SDG&E TO TEST INNOVATIVE WATER-SUSPENDED SOLAR POWER TECHNOLOGY

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Increased Efficiencies, Reduced Costs Expected

SAN DIEGO, Oct. 23, 2009 – San Diego Gas & Electric (SDG&E) today announced it has joined with Pyron Solar of San Diego to test an advanced concentrated solar-power system that floats in a shallow pool of water and is expected to generate electricity at higher efficiencies and lower costs than conventional flat-panel photovoltaic systems. The objective of the 18-month demonstration project is to validate the technology for potential broad commercial applications.
 

Now being installed at SDG&E’s Mission Control/Skills Training Center in Mission Valley (photo), the technology utilizes acrylic lenses and a dual-tracking system floating in water to concentrate the sun’s rays and focus the sunlight on a proprietary glass optic. The glass optic spreads the sunlight evenly over advanced photovoltaic cells to generate electricity.

 

According to Pyron Solar, the new technology has the potential to cut solar power costs by more than half, as compared with typical commercial rooftop flat-panel photovoltaic systems. The savings are due, in part, to the use of concentrating optical devices, rather than more expensive semi-conductor material. Water is used as a passive coolant to disperse the heat generated by the photovoltaic cells to prevent overheating of critical system components and for increased efficiencies.

When fully operational later this year, the resulting 20 kilowatts of solar-generated electricity will be used to help power SDG&E’s Mission Control/Skills Training Center.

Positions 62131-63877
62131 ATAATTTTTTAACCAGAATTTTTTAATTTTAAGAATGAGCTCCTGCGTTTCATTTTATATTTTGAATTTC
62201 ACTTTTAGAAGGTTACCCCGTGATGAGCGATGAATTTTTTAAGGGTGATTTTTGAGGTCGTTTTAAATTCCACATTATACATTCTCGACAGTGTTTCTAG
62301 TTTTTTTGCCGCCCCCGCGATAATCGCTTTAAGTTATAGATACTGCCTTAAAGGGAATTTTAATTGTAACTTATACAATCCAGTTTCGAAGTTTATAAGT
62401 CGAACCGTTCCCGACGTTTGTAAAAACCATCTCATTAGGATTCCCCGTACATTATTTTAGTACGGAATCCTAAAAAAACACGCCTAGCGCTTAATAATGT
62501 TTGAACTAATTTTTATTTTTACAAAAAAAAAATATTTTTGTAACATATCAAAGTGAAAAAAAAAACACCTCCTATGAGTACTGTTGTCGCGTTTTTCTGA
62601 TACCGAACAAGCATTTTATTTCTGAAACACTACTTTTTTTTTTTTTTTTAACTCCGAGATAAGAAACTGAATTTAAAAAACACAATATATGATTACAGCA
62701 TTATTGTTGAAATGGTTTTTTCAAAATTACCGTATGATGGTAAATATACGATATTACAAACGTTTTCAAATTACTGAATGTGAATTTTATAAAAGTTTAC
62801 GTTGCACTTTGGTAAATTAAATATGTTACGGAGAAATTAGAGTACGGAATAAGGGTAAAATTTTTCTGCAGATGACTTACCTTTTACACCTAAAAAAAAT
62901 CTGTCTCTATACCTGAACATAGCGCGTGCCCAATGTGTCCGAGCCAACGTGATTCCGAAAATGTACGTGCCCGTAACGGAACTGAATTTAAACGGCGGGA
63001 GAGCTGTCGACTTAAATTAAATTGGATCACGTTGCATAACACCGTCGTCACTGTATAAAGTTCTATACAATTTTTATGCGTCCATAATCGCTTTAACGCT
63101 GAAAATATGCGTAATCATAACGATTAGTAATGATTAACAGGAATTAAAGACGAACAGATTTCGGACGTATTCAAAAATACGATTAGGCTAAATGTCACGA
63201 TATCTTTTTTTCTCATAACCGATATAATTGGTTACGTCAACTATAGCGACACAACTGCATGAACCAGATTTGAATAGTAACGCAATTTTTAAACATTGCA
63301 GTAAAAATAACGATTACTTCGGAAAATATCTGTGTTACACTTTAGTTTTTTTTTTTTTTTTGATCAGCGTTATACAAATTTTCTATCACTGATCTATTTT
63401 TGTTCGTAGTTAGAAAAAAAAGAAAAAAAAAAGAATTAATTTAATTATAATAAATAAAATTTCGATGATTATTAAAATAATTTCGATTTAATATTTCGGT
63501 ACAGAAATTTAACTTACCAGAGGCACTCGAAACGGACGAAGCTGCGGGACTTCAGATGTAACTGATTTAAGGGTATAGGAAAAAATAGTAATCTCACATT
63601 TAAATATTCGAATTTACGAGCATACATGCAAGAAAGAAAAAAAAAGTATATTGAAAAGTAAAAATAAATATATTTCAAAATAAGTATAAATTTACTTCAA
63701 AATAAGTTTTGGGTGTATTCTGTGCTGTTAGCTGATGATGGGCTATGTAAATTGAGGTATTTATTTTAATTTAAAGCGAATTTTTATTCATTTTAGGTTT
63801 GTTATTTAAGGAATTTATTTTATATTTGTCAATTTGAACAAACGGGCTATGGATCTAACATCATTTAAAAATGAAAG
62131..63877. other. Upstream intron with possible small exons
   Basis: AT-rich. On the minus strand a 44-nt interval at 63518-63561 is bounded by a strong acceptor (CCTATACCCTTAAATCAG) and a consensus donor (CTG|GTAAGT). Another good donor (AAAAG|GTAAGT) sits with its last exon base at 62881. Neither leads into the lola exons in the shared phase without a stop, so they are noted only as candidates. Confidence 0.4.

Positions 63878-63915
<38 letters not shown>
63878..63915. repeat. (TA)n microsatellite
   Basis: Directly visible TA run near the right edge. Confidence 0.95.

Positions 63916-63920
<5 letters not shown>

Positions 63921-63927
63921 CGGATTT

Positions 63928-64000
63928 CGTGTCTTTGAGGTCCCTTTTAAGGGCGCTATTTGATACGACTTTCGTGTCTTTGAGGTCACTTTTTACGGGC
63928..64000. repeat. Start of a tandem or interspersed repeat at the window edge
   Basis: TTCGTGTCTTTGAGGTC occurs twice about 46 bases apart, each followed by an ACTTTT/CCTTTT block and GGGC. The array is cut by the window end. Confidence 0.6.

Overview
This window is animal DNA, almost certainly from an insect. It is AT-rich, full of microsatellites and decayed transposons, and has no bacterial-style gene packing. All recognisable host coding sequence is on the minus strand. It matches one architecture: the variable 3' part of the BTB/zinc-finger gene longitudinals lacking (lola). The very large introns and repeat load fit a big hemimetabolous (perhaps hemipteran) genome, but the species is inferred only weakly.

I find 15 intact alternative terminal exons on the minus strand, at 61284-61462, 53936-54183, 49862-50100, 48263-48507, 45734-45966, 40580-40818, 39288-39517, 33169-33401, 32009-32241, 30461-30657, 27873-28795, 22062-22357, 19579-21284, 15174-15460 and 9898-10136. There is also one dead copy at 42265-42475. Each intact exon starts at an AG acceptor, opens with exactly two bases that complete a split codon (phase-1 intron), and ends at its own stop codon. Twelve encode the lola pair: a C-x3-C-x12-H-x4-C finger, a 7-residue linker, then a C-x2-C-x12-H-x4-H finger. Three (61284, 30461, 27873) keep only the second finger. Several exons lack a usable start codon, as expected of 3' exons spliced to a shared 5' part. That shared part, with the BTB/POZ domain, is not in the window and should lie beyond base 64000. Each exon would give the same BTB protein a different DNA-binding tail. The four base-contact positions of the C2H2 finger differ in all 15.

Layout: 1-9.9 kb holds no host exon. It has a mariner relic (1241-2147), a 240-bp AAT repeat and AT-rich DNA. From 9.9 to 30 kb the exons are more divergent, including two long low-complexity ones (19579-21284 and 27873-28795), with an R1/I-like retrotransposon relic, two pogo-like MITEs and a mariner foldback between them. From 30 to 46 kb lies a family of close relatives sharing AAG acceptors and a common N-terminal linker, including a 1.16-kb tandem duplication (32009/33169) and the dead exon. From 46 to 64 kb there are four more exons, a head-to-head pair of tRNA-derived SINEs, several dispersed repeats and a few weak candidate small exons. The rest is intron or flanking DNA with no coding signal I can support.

SDG&E's press release said that today’s announcement is another step in SDG&E’s plan to develop green technologies, meet its renewable energy goals and reduce greenhouse-gas emissions. Since July 2008, SDG&E has announced plans for San Diego’s largest solar power initiative; added one megawatt of clean energy to the San Diego region through its Sustainable Communities projects and voluntarily agreed to become the first California utility to have 33 percent of its portfolio from renewables by 2020. 

“The increased use of renewable energy is critical to meeting the state’s environmental goals and San Diego is at the forefront of solar and other green technology development,” said Hal D. Snyder, vice president of customer solutions for SDG&E. “We are excited about the potential of this advanced solar system to provide cost savings, sustainable energy and lead to the creation of green jobs at commercialization.”

 

The Pyron Solar HE Optics System is designed for large-scale users such as utilities, industrial customers, universities and military bases. The system is meant to be installed on the ground, rather than on rooftops, to reduce susceptibility to extreme weather conditions and earthquakes. According to Pyron Solar, the concentrated solar-power system could produce nearly twice the electricity of conventional flat-panel photovoltaic systems.
 

 

“We are very excited to have the opportunity to install Pyron Solar’s first beta system in the United States in partnership with San Diego Gas & Electric,” said Stephanie Rosenthal, Pyron Solar’s president and chief operating officer. “This is a major step towards the commercialization of our solar power generator that we believe will be a leader in providing large scale solar installations as an efficient and cost-effective source of renewable power.”
 

 

SDG&E is a subsidiary of Sempra Energy (NYSE: SRE), a Fortune 500 energy services holding company based in San Diego.
 

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